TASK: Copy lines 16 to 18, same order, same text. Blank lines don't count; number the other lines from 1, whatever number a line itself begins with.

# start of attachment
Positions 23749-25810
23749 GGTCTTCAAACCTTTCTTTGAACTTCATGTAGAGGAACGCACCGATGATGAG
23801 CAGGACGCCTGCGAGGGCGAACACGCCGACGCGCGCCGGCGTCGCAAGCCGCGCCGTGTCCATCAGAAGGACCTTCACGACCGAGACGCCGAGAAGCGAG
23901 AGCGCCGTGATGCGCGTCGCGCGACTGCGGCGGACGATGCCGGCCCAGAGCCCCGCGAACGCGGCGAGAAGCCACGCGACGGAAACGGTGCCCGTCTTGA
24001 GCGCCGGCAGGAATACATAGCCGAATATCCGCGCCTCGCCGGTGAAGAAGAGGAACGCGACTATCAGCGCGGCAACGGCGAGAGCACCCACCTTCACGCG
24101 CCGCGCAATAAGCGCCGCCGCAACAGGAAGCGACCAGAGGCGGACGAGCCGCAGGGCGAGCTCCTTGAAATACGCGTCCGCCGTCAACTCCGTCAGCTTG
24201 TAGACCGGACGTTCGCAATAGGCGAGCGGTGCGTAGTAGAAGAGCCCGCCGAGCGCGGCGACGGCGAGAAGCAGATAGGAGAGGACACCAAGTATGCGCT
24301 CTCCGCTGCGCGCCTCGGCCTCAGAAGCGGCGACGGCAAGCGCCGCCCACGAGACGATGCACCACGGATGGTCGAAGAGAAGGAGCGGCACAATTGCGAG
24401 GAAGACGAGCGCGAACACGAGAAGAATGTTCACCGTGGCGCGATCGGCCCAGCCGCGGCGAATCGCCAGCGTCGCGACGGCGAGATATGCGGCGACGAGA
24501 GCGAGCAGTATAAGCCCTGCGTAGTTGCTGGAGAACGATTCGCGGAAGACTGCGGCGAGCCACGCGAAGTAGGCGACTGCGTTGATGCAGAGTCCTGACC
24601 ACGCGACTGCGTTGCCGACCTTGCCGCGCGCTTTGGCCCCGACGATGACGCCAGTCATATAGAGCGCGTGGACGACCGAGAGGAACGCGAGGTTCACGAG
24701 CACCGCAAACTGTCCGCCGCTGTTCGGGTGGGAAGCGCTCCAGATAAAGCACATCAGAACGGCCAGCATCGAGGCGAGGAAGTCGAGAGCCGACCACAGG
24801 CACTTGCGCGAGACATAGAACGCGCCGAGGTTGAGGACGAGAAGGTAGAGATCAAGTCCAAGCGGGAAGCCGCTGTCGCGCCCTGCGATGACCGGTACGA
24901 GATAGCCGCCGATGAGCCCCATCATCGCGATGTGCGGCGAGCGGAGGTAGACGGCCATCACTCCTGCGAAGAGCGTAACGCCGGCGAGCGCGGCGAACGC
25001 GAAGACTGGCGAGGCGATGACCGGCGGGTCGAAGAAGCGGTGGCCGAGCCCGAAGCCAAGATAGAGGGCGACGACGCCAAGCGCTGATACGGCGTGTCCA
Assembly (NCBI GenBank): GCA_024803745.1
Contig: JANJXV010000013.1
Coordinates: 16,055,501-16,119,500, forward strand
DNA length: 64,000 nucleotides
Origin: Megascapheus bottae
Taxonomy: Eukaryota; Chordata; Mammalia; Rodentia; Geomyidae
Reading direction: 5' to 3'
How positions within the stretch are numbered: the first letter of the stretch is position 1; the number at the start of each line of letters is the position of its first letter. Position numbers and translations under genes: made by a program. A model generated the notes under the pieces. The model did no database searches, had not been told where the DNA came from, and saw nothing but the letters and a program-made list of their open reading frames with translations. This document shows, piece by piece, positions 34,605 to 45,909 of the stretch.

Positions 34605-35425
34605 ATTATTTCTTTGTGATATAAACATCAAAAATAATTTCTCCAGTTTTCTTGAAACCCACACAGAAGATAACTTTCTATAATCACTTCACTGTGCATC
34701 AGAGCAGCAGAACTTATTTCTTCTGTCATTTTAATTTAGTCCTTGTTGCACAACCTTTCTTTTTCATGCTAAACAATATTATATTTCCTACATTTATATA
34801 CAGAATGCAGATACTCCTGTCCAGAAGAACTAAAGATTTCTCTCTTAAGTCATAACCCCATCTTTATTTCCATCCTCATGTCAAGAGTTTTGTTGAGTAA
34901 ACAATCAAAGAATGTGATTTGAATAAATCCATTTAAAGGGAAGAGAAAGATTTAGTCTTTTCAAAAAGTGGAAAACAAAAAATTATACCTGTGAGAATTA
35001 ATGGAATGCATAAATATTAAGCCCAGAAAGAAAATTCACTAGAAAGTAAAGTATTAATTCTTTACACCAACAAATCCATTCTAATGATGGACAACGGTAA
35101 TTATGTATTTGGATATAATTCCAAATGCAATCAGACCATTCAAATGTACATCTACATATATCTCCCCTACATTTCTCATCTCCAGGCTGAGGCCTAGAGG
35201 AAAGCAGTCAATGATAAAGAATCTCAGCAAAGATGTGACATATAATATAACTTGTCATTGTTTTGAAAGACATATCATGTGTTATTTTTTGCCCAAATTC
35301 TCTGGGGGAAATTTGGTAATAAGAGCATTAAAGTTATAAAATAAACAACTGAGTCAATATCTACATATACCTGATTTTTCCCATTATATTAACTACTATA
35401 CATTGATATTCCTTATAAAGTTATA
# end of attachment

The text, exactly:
Assembly (NCBI GenBank): GCA_024803745.1
Contig: JANJXV010000013.1
Coordinates: 16,055,501-16,119,500, forward strand